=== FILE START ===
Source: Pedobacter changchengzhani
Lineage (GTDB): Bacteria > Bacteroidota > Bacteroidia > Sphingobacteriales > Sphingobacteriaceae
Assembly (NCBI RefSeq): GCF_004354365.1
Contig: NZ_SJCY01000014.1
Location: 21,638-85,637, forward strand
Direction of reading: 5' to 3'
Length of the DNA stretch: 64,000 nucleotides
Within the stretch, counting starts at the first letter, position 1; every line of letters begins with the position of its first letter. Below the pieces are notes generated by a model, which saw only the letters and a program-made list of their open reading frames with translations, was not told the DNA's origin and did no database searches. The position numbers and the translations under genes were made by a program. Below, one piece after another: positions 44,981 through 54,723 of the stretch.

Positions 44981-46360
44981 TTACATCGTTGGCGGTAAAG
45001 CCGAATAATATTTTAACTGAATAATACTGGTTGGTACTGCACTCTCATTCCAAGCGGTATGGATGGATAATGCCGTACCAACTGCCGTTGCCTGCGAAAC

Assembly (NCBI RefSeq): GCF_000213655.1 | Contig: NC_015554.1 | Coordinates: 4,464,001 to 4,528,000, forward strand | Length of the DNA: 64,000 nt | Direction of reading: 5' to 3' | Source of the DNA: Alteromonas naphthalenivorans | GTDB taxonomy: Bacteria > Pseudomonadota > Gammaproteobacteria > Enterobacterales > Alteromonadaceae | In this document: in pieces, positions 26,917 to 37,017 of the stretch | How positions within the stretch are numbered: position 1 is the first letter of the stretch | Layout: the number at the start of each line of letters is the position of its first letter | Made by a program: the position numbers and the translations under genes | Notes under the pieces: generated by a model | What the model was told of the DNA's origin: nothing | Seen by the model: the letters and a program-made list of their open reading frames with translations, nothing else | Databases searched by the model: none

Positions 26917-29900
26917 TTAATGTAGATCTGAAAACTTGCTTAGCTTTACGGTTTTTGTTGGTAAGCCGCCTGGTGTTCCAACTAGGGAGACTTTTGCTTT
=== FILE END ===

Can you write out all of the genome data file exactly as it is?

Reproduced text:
Source: Pedobacter changchengzhani
Lineage (GTDB): Bacteria > Bacteroidota > Bacteroidia > Sphingobacteriales > Sphingobacteriaceae
Assembly (NCBI RefSeq): GCF_004354365.1
Contig: NZ_SJCY01000014.1
Location: 21,638-85,637, forward strand
Direction of reading: 5' to 3'
Length of the DNA stretch: 64,000 nucleotides
Within the stretch, counting starts at the first letter, position 1; every line of letters begins with the position of its first letter. Below the pieces are notes generated by a model, which saw only the letters and a program-made list of their open reading frames with translations, was not told the DNA's origin and did no database searches. The position numbers and the translations under genes were made by a program. Below, one piece after another: positions 44,981 through 54,723 of the stretch.

Positions 44981-46360
44981 TTACATCGTTGGCGGTAAAG
45001 CCGAATAATATTTTAACTGAATAATACTGGTTGGTACTGCACTCTCATTCCAAGCGGTATGGATGGATAATGCCGTACCAACTGCCGTTGCCTGCGAAAC

Assembly (NCBI RefSeq): GCF_000213655.1 | Contig: NC_015554.1 | Coordinates: 4,464,001 to 4,528,000, forward strand | Length of the DNA: 64,000 nt | Direction of reading: 5' to 3' | Source of the DNA: Alteromonas naphthalenivorans | GTDB taxonomy: Bacteria > Pseudomonadota > Gammaproteobacteria > Enterobacterales > Alteromonadaceae | In this document: in pieces, positions 26,917 to 37,017 of the stretch | How positions within the stretch are numbered: position 1 is the first letter of the stretch | Layout: the number at the start of each line of letters is the position of its first letter | Made by a program: the position numbers and the translations under genes | Notes under the pieces: generated by a model | What the model was told of the DNA's origin: nothing | Seen by the model: the letters and a program-made list of their open reading frames with translations, nothing else | Databases searched by the model: none

Positions 26917-29900
26917 TTAATGTAGATCTGAAAACTTGCTTAGCTTTACGGTTTTTGTTGGTAAGCCGCCTGGTGTTCCAACTAGGGAGACTTTTGCTTT